All CUPE locals in wage talks with province vote overwhelmingly to strike
At least one local has already started job action
All 10 CUPE locals who were in wage talks with the province have voted in favour of a strike.
Results for the final two votes were announced by CUPE officials in a news briefing on Wednesday morning.
Local 5026, which represents francophone community college workers, and Local 1190, general labour and trades, both voted 96 per cent in favour of strike action.
The ten locals represent approximately 22,000 workers around the province.
Nearly every one of the locals voted overwhelmingly for a strike. Percentages ranged from 83 to 98 across the 10 groups.
Steve Drost, the president of CUPE New Brunswick, said the average was 94 per cent. He said the results send a clear message to government and Premier Blaine Higgs.
"So, Mr. Higgs, you've got 10 locals that have taken very, very strong strike mandates. Let's not go down that road. Don't force us down that road, but our members have given us a very, very clear, strong message."
Talks between the province and CUPE members broke down on Sept. 3 when an agreement over wages couldn't be reached and the province stopped negotiating.
Drost said the union wrote to the premier last Friday, asking the province to come back to the bargaining table. So far, he said, they haven't received a response.
The union is asking for annual wage increases of five per cent over the next four years.
Last December, Higgs asked public-sector unions to agree to four-year contracts with no wage increase in the first year and increases of one per cent in each of the three remaining years.
Higgs said wage restraint was necessary because COVID-19 had pushed the province into a precarious financial position.
The province's most recent offer was for annual increases of 1.25 per cent over four years, then two per cent in the fifth and sixth years.
But the government wanted CUPE to agree to concessions, including converting members' pensions to the shared-risk model used elsewhere in the civil service and transferring about 100 union members to management positions.
There have also been complaints of bad faith bargaining filed by both sides with the province's labour board.
"Let's get back to the bargaining table and let's settle this and bring some labour peace to this province," said Drost.
Here's a breakdown for each local that voted in favour of strike action:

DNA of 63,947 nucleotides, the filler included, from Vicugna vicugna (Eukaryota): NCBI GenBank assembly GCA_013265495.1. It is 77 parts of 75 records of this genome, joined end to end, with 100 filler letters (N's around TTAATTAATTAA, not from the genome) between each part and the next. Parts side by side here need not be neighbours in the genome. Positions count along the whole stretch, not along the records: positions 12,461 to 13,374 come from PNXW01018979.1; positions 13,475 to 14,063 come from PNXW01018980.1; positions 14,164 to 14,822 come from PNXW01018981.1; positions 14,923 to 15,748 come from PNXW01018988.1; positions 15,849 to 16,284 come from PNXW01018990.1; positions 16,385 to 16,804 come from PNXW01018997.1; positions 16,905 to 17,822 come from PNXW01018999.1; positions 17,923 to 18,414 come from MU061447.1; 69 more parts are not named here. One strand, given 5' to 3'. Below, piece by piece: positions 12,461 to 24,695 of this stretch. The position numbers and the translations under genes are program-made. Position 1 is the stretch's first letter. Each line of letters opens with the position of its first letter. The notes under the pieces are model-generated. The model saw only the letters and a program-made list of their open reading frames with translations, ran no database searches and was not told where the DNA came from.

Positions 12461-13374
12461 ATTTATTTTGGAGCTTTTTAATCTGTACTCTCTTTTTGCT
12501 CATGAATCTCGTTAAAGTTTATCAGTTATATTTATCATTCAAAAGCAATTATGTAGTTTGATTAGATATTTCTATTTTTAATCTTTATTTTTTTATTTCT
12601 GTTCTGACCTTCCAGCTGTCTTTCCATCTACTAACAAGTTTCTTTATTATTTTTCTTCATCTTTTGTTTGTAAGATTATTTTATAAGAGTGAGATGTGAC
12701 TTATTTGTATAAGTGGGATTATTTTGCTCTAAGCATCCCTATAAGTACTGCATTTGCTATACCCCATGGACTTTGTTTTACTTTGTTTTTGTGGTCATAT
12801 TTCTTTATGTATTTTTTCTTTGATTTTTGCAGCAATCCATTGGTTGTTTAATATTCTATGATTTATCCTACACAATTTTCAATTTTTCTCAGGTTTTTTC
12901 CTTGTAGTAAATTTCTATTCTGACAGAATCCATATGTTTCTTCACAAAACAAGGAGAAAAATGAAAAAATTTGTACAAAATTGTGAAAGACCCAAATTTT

- Local 1418 – Rehabilitation, therapy and RCPO - 92 per cent
- Local 1251 – Institutional services and care - 98 per cent
- Local 1253 – School district unions - 97 per cent
- Local 2745 – Educational support staff - 91 per cent
- Local 1840 - Court stenographers - 96 per cent
- Local 1866 - WorkSafe NB - 83 per cent
- Local 5017 - Community colleges - 93 per cent
- Local 1252 - Hospital workers - 94 per cent
- Local 5026 - Collèges communautaires du NB - 96 per cent
- Local 1190 - General Labour and Trades 96 per cent
Eight of those 10 locals are in a strike position right now and by next Tuesday, all 10 "will be in a legal position to take job action," said Drost.
One local started last week and another is planning to start. But Drost declined to give any details about what that means or how it might impact the public.
He said union members "will be doing exactly what is required in the collective agreements," but said members are committed to being "socially responsible" and will not do anything to endanger the public.
"Again, we're reviewing this extremely closely. We don't want to put our members at risk, we certainly don't want to put the public at risk, and we are looking at everyone's safety and well-being."
Some deemed essential
Each local has a number of "essential" positions that cannot walk off the job. The numbers vary depending on the classification within the local.
In the case of hospital workers, for example, there are more than 140 classifications in Local 1252, explained CUPE spokesperson Simon Ouellette.
He said at least 50 per cent of the positions are deemed essential, but the percentages vary depending on worker classifications. Ouellette said it's about 75 per cent for those directly involved in patient care and significantly lower in others, like administrative/clerical positions.
The president of Local 1252, the New Brunswick Council of Hospital Unions, said the numbers are adequate to ensure public safety.
"The one thing that we really view when we do essential service designations is public safety," said Norma Robinson.
"So yes, we feel that they are more than adequate and they were agreed to by the union and the employer, so both parties agree they're adequate."
The question, Robinson said, is how service will be impacted in six weeks when the government is set to suspend without pay all workers who are not fully vaccinated.
Drost said workers would prefer to get back to the bargaining table instead of taking job action. He said some employees have been without a contract for five years.
He also said CUPE expects a level playing field when talks resume. He said the government was offering concessions to other groups that were not being offered to his members.
"How can you bargain with a bunch of other unions in this province and offer them one thing, but come to the table and offer our group something else?" asked Drost.
But he declined to give specifics about what concessions he was talking about and to whom they were offered.
Higgs said he was aware of the results of the CUPE votes.
"It is unfortunate they feel they must go on strike, but we remain confident that a deal can be achieved at the bargaining table. We are willing to return to the table as soon as CUPE is prepared to come forward with revised wage proposals," Higgs said in an emailed statement.
"With respect to working to rule, it is very unfortunate that CUPE is sanctioning this action while the province is immersed in the fourth wave of the COVID pandemic."